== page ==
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As far as I know the default ssh option StrictHostKeyChecking is set to ask so the first ssh connection seems like:

$ ssh host.example.com
The authenticity of host 'host.example.com (1.2.3.4)' can't be established.
RSA key fingerprint is 52:9b:0a:f1:e4:51:1b:96:8c:b7:96:7c:d3:d2:7d:9f.
Are you sure you want to continue connecting (yes/no)?
  • I'd like to automatically add host key for the first time assuming the possible security issue.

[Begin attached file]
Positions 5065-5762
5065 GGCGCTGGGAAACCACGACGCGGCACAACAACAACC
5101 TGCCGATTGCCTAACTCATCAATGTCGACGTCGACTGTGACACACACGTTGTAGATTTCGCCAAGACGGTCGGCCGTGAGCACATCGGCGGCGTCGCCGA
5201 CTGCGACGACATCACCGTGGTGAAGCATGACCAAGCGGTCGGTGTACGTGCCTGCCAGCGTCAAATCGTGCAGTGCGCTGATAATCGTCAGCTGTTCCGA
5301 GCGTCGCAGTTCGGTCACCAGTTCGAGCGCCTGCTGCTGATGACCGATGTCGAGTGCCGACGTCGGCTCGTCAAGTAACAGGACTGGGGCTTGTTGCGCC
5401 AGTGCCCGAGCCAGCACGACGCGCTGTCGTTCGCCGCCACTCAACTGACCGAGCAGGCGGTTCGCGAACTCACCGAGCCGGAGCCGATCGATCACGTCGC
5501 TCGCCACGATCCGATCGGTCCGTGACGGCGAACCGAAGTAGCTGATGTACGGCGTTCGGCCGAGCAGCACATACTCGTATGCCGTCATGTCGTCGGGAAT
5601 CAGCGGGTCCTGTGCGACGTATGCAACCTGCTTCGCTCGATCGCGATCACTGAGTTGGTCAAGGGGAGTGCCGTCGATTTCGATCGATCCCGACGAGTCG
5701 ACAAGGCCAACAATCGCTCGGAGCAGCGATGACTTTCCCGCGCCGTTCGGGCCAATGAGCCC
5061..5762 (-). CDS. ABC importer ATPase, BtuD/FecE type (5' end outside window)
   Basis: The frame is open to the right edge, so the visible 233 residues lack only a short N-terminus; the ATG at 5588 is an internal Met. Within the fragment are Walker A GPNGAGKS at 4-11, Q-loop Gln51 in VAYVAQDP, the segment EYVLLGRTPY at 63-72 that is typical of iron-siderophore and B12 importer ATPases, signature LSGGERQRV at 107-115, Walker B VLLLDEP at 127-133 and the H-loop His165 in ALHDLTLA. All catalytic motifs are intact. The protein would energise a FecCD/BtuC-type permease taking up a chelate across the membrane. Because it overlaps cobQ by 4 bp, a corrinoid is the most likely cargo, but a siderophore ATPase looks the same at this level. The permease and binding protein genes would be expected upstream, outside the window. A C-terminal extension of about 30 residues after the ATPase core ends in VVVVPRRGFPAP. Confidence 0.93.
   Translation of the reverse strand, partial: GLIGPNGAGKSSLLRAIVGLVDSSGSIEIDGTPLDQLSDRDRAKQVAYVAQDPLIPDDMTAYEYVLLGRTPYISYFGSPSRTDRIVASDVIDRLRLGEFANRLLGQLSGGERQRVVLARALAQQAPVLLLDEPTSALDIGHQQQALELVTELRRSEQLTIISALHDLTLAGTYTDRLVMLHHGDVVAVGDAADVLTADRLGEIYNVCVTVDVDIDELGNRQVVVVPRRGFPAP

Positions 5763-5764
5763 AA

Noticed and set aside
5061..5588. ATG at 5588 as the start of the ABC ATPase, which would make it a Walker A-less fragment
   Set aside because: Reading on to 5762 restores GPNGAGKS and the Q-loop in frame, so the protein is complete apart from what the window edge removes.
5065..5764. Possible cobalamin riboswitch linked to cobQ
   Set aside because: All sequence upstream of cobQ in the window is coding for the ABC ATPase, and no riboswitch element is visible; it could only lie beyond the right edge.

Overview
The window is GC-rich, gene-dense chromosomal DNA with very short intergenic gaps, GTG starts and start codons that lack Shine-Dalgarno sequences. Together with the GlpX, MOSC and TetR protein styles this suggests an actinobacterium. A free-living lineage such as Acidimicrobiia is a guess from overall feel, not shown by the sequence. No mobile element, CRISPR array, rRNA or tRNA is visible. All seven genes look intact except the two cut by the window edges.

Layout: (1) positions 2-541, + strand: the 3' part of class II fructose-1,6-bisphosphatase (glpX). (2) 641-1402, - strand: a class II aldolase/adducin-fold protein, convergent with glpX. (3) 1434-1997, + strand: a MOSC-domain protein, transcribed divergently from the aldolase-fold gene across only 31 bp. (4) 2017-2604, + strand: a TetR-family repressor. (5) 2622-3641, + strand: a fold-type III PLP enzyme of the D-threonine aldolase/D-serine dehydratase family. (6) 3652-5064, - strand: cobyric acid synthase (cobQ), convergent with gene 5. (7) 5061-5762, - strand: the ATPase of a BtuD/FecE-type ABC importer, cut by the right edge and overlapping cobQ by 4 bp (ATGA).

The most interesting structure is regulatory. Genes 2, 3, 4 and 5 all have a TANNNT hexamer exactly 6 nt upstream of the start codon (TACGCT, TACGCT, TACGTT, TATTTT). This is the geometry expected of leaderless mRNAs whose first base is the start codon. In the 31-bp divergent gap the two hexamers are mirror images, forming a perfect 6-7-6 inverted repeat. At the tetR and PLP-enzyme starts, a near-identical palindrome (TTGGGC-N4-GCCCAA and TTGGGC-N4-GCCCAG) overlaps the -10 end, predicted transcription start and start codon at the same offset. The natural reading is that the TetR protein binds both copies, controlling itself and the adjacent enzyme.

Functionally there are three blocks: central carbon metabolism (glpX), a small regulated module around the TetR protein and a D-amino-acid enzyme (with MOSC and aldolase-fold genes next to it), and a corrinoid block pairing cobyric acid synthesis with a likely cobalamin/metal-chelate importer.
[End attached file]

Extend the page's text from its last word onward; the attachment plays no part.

• I'd like the host key to be used by any local user automatically (e.g. without any extra ssh command-line options).
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migrated from stackoverflow.com Mar 12 '13 at 9:50

This question came from our site for professional and enthusiast programmers.

I've read man ssh and man ssh_config and figured out the solution for this:

#!/bin/bash

SSH_KNOWN_HOSTS=/etc/ssh/ssh_known_hosts
[ -e $SSH_KNOWN_HOSTS ] || touch $SSH_KNOWN_HOSTS
for host in \
    host1.example.com \
    host2.example.com \
; do
    ssh-keygen -R $host -f $SSH_KNOWN_HOSTS
    ssh -q -o StrictHostKeyChecking=no -o BatchMode=yes -o UserKnownHostsFile=$SSH_KNOWN_HOSTS $host echo '' || true
done
chmod a+r $SSH_KNOWN_HOSTS

It works but seems hacky. Do you know a shorter way to do this ?

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